FOR THE FIRST few weeks after Cyclone Pam struck there was intense activity in Port Vila. In the harbour, the usual parade of cruise ships had been replaced by equally vast naval assets, HMAS Tobruk and HMNZS Canterbury, that steamed around the islands delivering assistance, accompanied by Tongan patrol boats that darted into narrower straits to reach areas inaccessible to the larger vessels. Black Hawk helicopters flew constant sorties to the outer islands, while massive military transport planes overshadowed the local airport as they arrived with fresh supplies. It was a fast, hectic and impressive display of military co-operation and prowess – a logistician’s paradise as the men in green developed elaborate plans to integrate the assets of six different military forces. With incredible precision, French military helicopters would intersect with Tongan patrol boats via Australian and New Zealand cruisers in distant islands and on schedules designed down to the last minute.

But it also seemed excessive. ‘Never let a disaster go to waste’ is a phrase attributed to every hard-nosed politician from Winston Churchill to Henry Kissinger, and it seemed to me that, despite the obvious humanitarian needs, there was something else at play. A delay in shipping items from Australia meant that many of the military assets flew around with relatively little to deliver. Commercial transport companies quickly resumed operations and NGOs quietly and efficiently went about their work, chartering ferries, trucks and banana boats to deliver aid while rendering much of the high-volume military effort redundant. Yet with fears of a rising China beginning to assert itself in the Pacific, Cyclone Pam seemed the perfect cover to flex combined military might and test the strength of the FRANZ Agreement in which Australia, France and New Zealand had agreed to co-operate in disaster response in the Pacific, presumably with a view to wider geopolitical realities. It also presented opportunities for tourists: outside the fishbowl I met a young Australian who’d just been on an assessment mission, having spent the day hurtling over Vanuatu airspace in a Black Hawk. His previous experience in humanitarian assessment had consisted in a brief stint staying at a local resort. ‘Great way to end the holiday,’ he said when I asked what he’d seen. ‘I can’t wait to tell Mum I’ve just flown in four Black Hawks.’

Some days later I was also in a helicopter, trying to get a sense of damage to housing on some of the outer islands. I’d jumped on board with a Red Cross delegate who was managing a program that tried to restore family links. Concerned relatives from New Zealand and Australia had contacted him to ask about the fate of their distant cousins and long-lost aunts. There were five people he had been unable to contact and the only way of ascertaining their wellbeing was to track them down in person. We flew over the deep blue of the Pacific for hours, gazing out at the distant islands and listening to the deep drone of the rotor blades. This wasn’t a fast-paced Black Hawk or snarling Puma but rather a small commercial helicopter that more closely resembled a mechanised mosquito. We scanned the horizon and studied maps, searching for the co-ordinates of villages and possible landing sites.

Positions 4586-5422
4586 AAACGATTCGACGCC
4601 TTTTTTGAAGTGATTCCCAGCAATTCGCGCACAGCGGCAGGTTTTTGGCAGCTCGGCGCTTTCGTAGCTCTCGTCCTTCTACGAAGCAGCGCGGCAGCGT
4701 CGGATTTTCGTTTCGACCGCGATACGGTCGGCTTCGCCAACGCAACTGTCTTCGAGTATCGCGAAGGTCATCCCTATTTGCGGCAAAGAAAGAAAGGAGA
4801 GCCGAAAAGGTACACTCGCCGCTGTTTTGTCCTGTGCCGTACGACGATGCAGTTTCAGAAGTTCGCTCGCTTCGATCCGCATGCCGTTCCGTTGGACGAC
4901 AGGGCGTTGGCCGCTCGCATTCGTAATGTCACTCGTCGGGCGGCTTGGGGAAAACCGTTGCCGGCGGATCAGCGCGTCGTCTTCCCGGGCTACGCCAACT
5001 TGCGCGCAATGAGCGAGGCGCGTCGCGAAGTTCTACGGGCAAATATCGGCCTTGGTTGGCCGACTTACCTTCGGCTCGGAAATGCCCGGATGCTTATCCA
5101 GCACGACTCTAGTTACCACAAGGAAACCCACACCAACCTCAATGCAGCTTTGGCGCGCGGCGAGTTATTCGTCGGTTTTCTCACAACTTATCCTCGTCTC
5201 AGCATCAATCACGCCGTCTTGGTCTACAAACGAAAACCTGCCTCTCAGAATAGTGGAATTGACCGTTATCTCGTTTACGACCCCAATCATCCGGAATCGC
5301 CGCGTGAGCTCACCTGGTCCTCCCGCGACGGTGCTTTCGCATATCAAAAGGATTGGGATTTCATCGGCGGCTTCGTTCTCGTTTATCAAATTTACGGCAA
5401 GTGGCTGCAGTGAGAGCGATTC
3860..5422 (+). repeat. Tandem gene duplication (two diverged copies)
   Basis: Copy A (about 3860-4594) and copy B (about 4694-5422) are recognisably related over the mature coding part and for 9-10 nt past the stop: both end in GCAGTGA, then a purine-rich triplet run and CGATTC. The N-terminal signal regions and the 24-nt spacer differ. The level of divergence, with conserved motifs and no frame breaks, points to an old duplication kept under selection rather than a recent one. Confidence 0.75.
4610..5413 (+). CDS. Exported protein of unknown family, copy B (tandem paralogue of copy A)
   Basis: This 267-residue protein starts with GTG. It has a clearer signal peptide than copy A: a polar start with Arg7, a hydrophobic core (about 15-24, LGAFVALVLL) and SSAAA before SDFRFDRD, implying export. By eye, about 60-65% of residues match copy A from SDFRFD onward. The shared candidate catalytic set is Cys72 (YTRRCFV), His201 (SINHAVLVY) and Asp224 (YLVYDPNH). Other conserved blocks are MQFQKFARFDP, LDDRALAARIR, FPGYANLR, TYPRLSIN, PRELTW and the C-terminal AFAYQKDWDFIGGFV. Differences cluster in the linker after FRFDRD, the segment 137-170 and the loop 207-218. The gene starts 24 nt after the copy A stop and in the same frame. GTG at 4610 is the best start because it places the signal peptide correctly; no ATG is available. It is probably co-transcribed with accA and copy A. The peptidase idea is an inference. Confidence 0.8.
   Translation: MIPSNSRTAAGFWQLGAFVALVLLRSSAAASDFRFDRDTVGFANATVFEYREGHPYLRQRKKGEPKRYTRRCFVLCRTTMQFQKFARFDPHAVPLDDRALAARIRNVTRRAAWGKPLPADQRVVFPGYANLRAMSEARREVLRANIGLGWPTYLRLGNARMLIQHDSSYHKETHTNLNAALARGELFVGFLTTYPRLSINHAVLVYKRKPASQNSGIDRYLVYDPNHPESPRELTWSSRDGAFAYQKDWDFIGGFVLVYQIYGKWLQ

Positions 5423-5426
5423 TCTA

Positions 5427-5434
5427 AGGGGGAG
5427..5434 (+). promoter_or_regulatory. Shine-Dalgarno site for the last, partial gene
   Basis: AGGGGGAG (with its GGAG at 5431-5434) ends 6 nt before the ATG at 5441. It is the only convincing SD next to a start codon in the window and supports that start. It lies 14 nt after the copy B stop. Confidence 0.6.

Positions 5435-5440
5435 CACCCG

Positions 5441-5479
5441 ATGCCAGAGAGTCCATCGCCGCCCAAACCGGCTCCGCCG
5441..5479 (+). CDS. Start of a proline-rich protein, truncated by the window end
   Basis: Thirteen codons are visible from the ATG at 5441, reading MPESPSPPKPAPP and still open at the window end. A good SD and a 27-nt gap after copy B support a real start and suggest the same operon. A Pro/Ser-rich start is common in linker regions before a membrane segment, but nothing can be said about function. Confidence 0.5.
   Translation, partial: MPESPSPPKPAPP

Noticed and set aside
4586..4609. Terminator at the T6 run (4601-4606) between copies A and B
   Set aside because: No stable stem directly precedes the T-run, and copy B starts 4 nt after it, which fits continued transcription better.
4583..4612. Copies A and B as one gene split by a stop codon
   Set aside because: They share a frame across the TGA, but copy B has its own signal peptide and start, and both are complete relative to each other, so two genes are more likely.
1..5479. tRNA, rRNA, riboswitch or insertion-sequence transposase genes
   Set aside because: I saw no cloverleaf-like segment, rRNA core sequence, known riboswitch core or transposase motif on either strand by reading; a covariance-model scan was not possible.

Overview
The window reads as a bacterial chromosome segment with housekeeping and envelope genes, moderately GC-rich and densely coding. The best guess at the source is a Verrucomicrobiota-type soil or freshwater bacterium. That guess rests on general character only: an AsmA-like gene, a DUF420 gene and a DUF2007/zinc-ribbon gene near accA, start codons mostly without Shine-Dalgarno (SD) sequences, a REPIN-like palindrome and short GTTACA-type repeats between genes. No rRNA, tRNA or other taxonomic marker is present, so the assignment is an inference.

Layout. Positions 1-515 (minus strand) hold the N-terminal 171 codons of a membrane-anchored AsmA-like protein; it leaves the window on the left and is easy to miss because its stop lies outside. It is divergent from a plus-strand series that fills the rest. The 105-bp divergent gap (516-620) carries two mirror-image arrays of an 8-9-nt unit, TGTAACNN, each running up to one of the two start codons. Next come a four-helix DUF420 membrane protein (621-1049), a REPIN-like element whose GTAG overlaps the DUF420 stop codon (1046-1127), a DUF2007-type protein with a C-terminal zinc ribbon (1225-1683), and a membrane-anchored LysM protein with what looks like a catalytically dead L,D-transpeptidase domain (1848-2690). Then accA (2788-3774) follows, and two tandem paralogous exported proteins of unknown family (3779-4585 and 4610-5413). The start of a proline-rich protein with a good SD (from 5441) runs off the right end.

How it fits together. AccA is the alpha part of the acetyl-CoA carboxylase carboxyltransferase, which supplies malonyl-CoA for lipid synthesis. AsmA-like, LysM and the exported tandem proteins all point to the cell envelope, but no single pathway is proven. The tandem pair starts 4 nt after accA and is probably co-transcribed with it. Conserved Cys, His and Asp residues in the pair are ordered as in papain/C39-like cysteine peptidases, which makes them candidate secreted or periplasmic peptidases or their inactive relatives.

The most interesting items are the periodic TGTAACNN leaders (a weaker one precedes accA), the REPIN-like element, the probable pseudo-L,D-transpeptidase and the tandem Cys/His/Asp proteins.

The pilot descended slowly on unsuspecting hamlets, circling with intent before finding a clear patch in the centre to put down a sophisticated machine in places where there was no electricity or running water. Children spotted us first and swarmed towards the helicopter, excited and trepidatious. Some had seen war films and had observed the flight of powerful military craft charging across the Pacific sky. They assumed, they told us, that we would leap out with guns blazing to start a war. More cautiously, the village elders approached and we announced our purpose: we were looking for missing people, and had a report that an elderly woman in the village had not been heard of since the cyclone. Did she live here? Maybe we could talk? The elders smiled and accompanied us to a small thatched hut at the other end of the village. Having handed her a satellite phone, we stood at a discreet distance as, perplexed but then delighted, the woman spoke at length with a worried relative in New Zealand, packing ten years of life since they had last seen each other into the twenty short minutes allowed for the call.